Our mission is to protect the habitat of Puget Sound tidelands from the underregulated expansion of new and intensive shellfish aquaculture methods. These methods were never anticipated when the Shoreline Management Act was passed. They are transforming the natural tideland ecosystems in Puget Sound and are resulting in a fractured shoreline habitat. In South Puget Sound much of this has been done with few if any meaningful shoreline permits and with limited public input. It is exactly what the Shoreline Management Act was intended to prevent.

Get involved and contact your elected officials to let them you do not support aquaculture's industrial transformation of Puget Sound's tidelands.

Governor Inslee:

Tuesday, February 25, 2014

Hood Canal Oil Spill - What may have been discharged into Hood Canal

What comes along with that oyster
from Hood Canal?

What Ohio Class Submarines contain their Waste Oil Containment Tanks
While waiting for additional information to be provided from agencies responsible for safe shellfish and Puget Sound's water quality, some may be interested in reading about what is contained in submarine bilge "water" and how it is handled. In "Submarine Bilgewater: Nature of Discharge" the Environmental Protection Agency describes the risk from what is contained in Ohio Class submarines' Waste Oil Containment Tanks (WOTC) this way:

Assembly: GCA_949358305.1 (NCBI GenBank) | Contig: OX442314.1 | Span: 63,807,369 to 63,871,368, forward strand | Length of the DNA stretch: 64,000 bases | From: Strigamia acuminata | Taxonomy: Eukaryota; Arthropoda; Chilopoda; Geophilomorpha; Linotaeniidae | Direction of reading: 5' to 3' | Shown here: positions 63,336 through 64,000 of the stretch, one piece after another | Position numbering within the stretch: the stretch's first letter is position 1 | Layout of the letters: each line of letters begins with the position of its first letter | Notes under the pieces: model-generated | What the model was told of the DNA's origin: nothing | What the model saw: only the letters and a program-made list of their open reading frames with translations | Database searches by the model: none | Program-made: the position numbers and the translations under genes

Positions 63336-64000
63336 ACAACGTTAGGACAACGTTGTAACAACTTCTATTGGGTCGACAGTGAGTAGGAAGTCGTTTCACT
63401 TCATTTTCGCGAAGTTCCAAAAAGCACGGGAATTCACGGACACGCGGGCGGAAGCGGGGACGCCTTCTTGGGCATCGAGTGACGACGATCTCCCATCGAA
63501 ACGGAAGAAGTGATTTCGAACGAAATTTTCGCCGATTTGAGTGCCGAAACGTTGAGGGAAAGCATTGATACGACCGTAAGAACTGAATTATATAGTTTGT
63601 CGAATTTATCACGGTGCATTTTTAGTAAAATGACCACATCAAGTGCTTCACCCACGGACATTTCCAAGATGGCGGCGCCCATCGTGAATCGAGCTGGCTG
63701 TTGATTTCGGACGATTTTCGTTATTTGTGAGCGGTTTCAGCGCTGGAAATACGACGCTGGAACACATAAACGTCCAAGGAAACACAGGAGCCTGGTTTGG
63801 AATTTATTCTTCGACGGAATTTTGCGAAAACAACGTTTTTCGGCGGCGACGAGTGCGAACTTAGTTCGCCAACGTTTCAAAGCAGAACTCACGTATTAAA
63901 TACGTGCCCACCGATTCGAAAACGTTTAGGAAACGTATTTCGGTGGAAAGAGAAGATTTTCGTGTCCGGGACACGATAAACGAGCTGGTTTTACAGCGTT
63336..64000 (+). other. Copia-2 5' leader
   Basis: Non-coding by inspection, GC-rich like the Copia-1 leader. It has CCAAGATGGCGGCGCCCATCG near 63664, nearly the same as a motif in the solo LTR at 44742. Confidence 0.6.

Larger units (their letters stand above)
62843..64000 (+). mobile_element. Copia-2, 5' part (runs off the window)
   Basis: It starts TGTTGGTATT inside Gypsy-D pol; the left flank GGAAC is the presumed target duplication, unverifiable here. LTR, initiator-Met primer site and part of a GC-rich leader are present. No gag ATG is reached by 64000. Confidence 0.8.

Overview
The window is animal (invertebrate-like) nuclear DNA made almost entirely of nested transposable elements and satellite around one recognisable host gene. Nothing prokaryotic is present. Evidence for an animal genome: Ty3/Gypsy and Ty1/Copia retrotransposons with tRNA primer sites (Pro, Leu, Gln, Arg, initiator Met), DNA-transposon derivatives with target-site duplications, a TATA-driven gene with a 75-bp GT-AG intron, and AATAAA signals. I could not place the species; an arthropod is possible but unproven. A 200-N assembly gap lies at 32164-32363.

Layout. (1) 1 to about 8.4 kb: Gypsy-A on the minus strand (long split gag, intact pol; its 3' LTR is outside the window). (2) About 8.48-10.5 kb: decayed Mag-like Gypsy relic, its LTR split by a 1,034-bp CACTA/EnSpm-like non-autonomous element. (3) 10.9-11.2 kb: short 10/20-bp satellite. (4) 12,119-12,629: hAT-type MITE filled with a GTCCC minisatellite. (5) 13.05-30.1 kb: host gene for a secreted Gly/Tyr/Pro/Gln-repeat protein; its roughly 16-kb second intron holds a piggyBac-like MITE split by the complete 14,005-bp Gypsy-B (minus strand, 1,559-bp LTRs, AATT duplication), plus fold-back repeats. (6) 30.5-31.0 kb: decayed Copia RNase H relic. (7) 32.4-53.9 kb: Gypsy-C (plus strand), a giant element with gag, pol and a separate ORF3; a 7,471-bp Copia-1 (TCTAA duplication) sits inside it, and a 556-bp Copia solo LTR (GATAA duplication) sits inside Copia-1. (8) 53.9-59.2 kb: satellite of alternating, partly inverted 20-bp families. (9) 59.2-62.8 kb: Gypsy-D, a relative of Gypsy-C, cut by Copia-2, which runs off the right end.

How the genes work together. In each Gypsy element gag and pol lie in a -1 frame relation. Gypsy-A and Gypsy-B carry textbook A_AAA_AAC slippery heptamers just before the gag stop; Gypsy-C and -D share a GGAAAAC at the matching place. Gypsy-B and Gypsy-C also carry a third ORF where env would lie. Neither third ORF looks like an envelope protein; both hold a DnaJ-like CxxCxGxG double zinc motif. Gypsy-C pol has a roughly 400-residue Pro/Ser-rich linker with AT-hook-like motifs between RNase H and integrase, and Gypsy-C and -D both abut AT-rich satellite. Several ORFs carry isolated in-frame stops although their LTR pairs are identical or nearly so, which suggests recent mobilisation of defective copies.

Therefore, submarine bilgewater, uncontrolled, has the potential to cause an adverse
environmental effect.
Which tank was being pumped?
Detailed in the report mentioned above is how bilge "water" in the Ohio class submarines is dealt with. Of importance, it notes the oil and water are separated with the oil being retained until the submarines reach a land based facility. The "water" may be retained or discharged into the water, depending on location. The oil, however, is retained.
The upper, oil phase from the Waste Oil Collection Tank is discharged only to authorized shore facilities.
Was it oil or was it water or was it both?
What has not been made public by the agencies involved is what was being pumped when the failure resulting in the estimated 2,000 gallon discharge occurred. From the photos taken by the Department of Ecology is seems clear it was not simply dirty bilge water.
A sheen stretching 10 miles

What the discharge may have contained
Below is a table taken from the EPA report which indicates what have entered into Hood Canal and in turn may have been filtered by oysters along the shorelines of Hood Canal. How the Department of Health and the Department of Ecology are determining what may have been - or continues to be - filtered by shellfish in Hood Canal remains to be seen.

Discharged into Hood Canal
(click table to enlarge)

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